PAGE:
• (British) IPA: /ˈmɪnɪstə/
  • (America) IPA: /ˈmɪnɨstɚ/

minister (plural ministers)

  1. A person who is trained to preach, to perform religious ceremonies, and to afford pastoral care at a Protestant church.
    The minister said a prayer on behalf of the entire congregation.
  2. A politician who heads a ministry (national or regional government department for public service).
    He was newly appointed to be Minister of the Interior.
  3. At a diplomacy, the rank of diplomat directly below ambassador.
  4. A servant; a subordinate; an officer or assistant of inferior rank; hence, an agent, an instrument.
    • Bible, Book of Exodus 24:13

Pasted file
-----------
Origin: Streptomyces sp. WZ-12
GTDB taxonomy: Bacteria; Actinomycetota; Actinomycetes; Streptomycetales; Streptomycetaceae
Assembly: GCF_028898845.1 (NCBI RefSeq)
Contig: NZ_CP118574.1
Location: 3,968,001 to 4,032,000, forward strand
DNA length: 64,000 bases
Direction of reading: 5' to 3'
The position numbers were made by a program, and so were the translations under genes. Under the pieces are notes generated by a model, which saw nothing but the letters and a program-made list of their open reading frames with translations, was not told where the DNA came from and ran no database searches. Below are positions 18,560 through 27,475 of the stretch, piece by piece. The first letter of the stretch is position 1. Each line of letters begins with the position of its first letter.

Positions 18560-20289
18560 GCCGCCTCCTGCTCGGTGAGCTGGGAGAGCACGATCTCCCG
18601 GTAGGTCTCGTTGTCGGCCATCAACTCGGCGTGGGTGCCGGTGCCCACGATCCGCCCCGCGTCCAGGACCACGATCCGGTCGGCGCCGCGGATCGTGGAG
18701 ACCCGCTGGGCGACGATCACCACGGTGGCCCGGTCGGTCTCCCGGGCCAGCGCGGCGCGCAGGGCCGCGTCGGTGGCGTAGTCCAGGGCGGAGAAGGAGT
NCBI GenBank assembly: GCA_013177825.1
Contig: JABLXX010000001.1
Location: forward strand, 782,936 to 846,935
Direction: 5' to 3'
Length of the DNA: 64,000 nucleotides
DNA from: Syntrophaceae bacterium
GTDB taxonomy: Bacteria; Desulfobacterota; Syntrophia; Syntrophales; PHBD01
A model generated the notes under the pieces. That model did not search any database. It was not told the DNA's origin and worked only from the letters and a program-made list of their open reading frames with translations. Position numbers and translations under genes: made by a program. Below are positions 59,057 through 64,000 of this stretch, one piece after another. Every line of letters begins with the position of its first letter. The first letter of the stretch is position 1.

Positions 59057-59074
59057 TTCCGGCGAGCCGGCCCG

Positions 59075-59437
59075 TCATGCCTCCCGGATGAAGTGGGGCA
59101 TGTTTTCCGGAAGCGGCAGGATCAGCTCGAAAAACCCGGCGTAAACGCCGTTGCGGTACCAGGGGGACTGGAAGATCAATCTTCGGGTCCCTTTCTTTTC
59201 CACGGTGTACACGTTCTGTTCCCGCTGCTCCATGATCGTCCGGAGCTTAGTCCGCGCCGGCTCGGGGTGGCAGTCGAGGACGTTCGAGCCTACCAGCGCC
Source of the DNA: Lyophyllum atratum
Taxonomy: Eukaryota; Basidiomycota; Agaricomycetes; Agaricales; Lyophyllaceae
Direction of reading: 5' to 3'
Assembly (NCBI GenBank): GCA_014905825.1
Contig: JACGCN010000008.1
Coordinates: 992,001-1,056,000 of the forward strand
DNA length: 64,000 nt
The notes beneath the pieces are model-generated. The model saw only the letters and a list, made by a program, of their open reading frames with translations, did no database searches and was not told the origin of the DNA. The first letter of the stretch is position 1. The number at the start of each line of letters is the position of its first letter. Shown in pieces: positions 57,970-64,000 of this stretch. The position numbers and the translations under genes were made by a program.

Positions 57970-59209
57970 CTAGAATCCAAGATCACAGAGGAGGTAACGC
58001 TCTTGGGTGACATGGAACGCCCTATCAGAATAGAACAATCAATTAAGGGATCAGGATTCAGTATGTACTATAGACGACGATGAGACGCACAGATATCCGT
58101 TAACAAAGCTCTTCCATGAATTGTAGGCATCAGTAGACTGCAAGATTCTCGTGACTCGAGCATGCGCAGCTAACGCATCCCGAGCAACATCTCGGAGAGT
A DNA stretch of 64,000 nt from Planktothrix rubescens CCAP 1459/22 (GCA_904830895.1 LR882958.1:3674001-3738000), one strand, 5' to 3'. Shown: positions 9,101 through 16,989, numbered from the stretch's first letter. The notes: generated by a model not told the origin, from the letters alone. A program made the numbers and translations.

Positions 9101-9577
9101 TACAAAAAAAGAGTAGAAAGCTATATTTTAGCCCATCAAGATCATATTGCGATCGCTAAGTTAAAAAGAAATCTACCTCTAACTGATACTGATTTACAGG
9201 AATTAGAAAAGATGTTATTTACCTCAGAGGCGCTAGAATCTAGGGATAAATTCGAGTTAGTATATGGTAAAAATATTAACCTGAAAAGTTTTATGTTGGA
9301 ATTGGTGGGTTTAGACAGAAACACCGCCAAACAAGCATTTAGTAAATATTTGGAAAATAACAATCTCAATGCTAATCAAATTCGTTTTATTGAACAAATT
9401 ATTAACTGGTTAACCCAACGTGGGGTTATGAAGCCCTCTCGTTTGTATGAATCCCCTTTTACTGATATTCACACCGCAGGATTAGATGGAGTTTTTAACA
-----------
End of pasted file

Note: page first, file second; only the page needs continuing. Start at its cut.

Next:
Moses rose up, and his minister Joshua.
    • c. 1610–1611, William Shakespeare, “The VVinters Tale”, in Mr. William Shakespeares Comedies, Histories, & Tragedies: Published According to the True Originall Copies (First Folio), London: Printed by Isaac Iaggard, and Ed[ward] Blount, published 1623, OCLC 606515358 ↗, [Act III, scene ii]:
      I chose / Camillo for the minister, to poison / My friend Polixenes.
Related terms Translations Translations Translations
  • Russian: исполни́тель

minister (ministers, present participle ministering; past and past participle ministered)

  1. (transitive) To attend to (the needs of); to tend; to take care (of); to give aid; to give service.
  2. to function as a clergyman or as the officiant in church worship
  3. (transitive, archaic) To afford, to give, to supply.
    • Bible, 2 Corinthians 9:10
      He that ministereth seed to the sower.

This text is extracted from the Wiktionary and it is available under the CC BY-SA 3.0 license | Terms and conditions | Privacy policy 0.005
Offline English dictionary